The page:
Education at Any Age:
Amanda Hanawahine McKeague’s Time at ANU
Earning your higher education has no time limit, and for current student, Amanda Hanawahine McKeague, that reigns true. The time for college never worked for her as life and responsibilities prevented her from being able to focus her time on studies. However, now that her children have grown and American National University’s Health Information Management associate degree program is all online, Amanda is able to earn the education she’s always wanted. She has proven that any student can receive their higher education at any age. Her dedication to her studies and hard work have paid off as Amanda is term 230’s Health Information Management Student of the Term!
Amanda originally joined ANU for the Medical Billing and Coding diploma program, however, she stayed to earn her associate degree. On this decision, she says, “at the end of the term, I was like ‘well, I came this far, might as well push a little harder and get the rest!’” She pushed to continue earning her education to be an example for her teen children, “at any age, you can go back [to school].” Her seamless movement from Medical Billing and Coding to Health Information Management was due in part of ANU’s stackable degree programs. And the choice to continue earning was also in part because:
“It made it easier to not have to start all over again and learn a different way of doing things.”
With terms starting every ten weeks at ANU, Amanda knew she could fast track her education – and that is a major reason why she chose our programs. Her decision to choose ANU was “the fact that I could accelerate the courses… I wanted to achieve [my education] as fast as I could.” Amanda always wanted to be within a healthcare role, and she always wanted to work with veterans. “I live in a military town, so there’s a lot of veterans around here, and I see what they go through to just get a visit with a specialist,” she describes. “Maybe there’s something in Health Information Management background that I can help spearhead it so that it’s not as hard for them to get through. They’ve already been through enough.”
Through her experience at ANU, Amanda will always remember program director, Patricia Vander Hoff.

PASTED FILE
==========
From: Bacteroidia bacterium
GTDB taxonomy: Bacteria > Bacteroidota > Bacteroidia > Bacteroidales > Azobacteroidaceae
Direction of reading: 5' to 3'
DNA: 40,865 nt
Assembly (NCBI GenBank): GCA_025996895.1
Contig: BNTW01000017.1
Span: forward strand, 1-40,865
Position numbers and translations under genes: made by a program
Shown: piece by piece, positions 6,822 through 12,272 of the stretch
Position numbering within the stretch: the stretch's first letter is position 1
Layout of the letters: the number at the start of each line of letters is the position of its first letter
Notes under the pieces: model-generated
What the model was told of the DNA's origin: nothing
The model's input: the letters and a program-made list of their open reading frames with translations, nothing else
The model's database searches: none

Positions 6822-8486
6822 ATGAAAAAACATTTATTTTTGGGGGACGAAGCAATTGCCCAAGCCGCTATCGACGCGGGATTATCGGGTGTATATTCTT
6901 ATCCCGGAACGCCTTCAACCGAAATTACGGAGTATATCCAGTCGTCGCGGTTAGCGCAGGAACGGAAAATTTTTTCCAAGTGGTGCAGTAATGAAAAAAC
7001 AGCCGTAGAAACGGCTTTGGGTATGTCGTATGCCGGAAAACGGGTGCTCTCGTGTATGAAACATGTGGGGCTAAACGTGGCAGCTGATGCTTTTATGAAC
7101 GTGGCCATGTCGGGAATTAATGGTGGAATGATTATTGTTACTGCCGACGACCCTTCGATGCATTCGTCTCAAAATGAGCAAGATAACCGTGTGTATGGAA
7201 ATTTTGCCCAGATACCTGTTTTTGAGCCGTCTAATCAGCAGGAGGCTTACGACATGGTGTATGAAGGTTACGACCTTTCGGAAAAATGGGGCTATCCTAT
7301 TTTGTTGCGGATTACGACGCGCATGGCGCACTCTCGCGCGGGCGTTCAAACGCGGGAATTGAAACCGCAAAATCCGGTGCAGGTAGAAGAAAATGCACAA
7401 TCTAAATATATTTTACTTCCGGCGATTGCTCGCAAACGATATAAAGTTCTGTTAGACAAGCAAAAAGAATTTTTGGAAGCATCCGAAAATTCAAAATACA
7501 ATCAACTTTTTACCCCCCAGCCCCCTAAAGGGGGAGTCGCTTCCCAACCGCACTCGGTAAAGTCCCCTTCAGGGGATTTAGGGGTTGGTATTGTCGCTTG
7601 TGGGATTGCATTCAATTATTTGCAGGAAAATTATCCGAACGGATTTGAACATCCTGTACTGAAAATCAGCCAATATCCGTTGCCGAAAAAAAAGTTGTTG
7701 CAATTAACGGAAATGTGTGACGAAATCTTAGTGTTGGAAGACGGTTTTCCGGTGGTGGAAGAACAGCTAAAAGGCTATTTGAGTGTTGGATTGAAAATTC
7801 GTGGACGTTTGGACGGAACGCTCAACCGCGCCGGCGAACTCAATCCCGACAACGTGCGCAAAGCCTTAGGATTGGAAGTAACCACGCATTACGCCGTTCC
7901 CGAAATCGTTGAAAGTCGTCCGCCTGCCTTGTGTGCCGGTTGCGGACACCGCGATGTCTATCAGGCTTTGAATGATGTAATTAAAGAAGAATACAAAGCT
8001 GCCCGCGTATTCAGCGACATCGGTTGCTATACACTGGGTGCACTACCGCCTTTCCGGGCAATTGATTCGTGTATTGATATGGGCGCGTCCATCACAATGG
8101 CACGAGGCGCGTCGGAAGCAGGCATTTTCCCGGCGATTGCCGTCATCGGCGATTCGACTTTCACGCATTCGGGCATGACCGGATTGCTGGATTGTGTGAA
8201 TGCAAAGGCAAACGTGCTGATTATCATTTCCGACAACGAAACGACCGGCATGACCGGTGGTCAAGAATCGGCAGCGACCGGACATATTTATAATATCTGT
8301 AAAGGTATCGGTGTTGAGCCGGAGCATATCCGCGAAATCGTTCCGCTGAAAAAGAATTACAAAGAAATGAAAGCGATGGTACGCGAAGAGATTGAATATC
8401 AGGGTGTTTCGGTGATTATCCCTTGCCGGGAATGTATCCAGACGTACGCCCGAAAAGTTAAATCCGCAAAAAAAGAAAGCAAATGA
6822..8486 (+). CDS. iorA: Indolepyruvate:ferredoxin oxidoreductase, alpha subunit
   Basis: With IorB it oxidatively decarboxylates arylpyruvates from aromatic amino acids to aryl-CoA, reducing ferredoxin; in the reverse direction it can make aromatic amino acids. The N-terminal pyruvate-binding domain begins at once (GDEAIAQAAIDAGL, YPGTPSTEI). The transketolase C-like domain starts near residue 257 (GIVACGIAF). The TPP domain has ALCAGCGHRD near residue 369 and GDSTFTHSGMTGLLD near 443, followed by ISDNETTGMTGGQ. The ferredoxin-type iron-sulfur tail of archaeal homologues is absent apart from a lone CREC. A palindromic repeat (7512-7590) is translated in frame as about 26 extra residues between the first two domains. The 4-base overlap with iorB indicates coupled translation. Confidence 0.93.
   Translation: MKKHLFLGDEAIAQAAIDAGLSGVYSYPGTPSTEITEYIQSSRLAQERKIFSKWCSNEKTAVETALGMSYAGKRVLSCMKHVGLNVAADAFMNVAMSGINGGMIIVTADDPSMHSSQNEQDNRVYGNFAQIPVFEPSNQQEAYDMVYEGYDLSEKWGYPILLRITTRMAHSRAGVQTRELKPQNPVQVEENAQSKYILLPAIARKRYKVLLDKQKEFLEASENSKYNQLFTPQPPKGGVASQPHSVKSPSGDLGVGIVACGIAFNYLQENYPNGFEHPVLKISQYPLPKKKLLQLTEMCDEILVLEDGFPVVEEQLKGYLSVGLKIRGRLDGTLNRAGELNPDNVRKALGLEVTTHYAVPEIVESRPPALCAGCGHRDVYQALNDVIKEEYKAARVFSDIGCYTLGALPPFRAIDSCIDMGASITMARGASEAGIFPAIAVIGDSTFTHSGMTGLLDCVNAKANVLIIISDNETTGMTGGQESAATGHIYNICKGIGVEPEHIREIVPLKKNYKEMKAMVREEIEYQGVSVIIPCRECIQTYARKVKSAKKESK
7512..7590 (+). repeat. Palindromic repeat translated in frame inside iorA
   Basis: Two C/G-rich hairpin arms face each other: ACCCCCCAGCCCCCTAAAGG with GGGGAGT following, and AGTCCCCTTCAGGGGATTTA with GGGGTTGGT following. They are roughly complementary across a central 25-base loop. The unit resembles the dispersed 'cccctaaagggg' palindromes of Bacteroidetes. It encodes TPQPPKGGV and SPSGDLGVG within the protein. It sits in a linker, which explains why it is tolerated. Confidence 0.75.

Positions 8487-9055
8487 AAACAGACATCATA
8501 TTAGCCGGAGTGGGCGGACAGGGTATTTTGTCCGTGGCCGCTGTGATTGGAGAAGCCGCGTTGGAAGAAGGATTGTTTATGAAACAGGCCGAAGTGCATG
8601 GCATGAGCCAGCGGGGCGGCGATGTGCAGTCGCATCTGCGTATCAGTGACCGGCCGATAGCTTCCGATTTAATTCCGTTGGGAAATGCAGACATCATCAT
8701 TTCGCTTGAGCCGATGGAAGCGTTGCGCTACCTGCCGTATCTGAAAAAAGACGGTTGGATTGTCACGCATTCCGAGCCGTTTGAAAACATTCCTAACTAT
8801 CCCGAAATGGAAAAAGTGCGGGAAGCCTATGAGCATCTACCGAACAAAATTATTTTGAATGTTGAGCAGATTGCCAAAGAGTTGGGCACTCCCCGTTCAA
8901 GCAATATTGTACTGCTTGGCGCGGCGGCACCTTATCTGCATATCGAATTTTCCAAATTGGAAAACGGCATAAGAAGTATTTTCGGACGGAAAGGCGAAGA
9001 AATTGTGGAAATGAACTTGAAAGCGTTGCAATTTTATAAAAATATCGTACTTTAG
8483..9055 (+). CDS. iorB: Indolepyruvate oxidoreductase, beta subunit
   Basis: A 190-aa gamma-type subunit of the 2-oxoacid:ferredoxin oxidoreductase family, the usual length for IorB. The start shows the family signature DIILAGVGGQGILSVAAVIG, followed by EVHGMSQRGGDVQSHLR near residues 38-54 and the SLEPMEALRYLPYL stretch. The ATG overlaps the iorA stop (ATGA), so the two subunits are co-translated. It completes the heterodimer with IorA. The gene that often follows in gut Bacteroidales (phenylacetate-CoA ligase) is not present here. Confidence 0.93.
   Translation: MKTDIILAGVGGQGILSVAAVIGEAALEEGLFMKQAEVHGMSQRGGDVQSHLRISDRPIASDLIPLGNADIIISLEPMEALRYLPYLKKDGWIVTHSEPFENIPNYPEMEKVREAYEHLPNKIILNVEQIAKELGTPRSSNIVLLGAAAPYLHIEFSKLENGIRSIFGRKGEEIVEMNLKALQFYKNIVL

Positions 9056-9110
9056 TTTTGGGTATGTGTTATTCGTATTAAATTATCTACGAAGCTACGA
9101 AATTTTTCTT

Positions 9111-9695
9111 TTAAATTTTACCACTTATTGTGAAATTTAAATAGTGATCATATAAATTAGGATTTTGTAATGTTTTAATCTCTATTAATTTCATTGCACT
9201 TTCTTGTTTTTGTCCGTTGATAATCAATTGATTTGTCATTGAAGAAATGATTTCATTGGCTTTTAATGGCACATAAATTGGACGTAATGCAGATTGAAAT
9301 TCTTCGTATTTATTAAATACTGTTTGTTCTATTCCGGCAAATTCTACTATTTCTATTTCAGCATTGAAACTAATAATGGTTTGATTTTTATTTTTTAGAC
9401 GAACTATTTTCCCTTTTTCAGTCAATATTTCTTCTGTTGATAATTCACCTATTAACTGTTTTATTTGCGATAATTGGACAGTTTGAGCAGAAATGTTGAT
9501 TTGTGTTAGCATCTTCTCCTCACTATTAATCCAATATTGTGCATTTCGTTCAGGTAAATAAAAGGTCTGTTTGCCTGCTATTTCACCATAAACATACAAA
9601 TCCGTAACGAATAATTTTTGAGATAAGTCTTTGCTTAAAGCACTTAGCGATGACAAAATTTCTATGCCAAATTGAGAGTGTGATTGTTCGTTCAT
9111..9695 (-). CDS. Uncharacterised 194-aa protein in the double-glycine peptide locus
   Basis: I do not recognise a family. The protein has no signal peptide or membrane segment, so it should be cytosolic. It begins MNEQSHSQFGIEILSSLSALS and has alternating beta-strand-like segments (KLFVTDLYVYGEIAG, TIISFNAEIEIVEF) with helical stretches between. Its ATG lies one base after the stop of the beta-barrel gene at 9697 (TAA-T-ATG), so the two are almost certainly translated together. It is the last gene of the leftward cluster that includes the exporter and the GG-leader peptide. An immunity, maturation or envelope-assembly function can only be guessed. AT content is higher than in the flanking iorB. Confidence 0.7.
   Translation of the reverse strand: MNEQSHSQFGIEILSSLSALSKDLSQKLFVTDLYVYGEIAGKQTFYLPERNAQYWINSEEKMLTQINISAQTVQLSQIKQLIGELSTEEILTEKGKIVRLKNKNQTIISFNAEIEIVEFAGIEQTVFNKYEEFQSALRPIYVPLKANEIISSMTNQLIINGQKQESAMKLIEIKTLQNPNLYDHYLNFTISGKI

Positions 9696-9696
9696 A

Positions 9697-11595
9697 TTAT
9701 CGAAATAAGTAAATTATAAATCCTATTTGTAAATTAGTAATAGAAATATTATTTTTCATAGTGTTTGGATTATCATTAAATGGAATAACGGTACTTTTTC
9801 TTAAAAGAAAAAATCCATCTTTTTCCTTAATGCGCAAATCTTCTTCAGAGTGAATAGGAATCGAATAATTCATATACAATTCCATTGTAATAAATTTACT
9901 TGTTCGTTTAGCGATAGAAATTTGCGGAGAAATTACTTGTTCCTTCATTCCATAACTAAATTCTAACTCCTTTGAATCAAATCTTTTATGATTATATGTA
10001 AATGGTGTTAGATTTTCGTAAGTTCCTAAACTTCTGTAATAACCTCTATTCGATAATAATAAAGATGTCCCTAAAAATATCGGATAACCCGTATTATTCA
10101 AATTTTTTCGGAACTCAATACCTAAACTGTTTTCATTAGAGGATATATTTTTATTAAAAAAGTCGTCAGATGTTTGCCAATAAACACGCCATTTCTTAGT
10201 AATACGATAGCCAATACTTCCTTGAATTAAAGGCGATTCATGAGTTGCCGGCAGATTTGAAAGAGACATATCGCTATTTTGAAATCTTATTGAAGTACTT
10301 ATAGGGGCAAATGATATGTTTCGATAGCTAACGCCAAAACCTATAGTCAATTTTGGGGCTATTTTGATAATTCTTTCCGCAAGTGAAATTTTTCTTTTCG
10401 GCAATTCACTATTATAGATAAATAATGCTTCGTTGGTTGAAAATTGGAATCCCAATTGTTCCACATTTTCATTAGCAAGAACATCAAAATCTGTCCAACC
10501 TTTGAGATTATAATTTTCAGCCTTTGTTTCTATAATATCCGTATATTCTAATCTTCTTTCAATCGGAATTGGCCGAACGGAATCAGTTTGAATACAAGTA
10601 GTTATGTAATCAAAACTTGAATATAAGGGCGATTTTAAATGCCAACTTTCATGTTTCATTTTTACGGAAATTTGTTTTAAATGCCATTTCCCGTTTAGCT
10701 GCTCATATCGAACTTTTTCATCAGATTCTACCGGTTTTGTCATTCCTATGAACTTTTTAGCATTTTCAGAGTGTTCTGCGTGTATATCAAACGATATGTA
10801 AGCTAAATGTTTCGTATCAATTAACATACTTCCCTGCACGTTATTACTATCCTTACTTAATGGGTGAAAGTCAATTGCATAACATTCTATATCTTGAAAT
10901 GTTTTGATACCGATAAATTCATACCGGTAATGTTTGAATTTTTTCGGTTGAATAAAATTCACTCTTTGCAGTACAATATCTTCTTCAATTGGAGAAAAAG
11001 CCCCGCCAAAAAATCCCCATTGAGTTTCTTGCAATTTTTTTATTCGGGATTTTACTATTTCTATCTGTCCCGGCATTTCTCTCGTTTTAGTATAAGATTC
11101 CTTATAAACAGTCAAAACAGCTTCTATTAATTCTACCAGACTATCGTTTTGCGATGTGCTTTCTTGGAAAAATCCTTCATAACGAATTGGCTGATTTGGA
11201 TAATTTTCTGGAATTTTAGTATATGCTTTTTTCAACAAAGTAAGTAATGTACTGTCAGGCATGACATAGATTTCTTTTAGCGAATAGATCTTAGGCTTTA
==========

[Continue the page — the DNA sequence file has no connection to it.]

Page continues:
“She’s to the point, she doesn’t sugar coat anything, it helps the way I learn,” she says. “If you don’t remember something, she calls you out. And it’s not to pick on you, it’s to help you learn, as these are things you have to remember because they’re important to your job.”
She describes that Patricia treats her students like human beings and not numbers or products. On her overall experience, Amanda says, “it’s been good! I can’t complain. My professors have been amazing and very helpful.” She’s nearing the end of her associate degree education at ANU. She describes this term to be the most influential, “I have [my externship], the training for the RHIT [Registered Health Information Technician] testing class, and I have my statistics class… It’s a lot, but I know I can get through it.”
Her future goals after she finishes her Health Information Management program, she says, “I have already reached out to my advisor to inquire about moving on to my bachelor’s degree. I know that will get my farther than just an associate degree.” She hopes to work with veterans in her future, as previously mentioned, to assist them in their health.
To all those looking for an education in Health Information Management, Amanda whole-heartedly agrees they should attend American National University. “If [students] want a career there, yes, take a chance on ANU.”
Her advice to new students at ANU: “Have questions and reach out, because when you reach out, that’s the only way you get your questions answered. Be open to learning in different ways. Study hard.”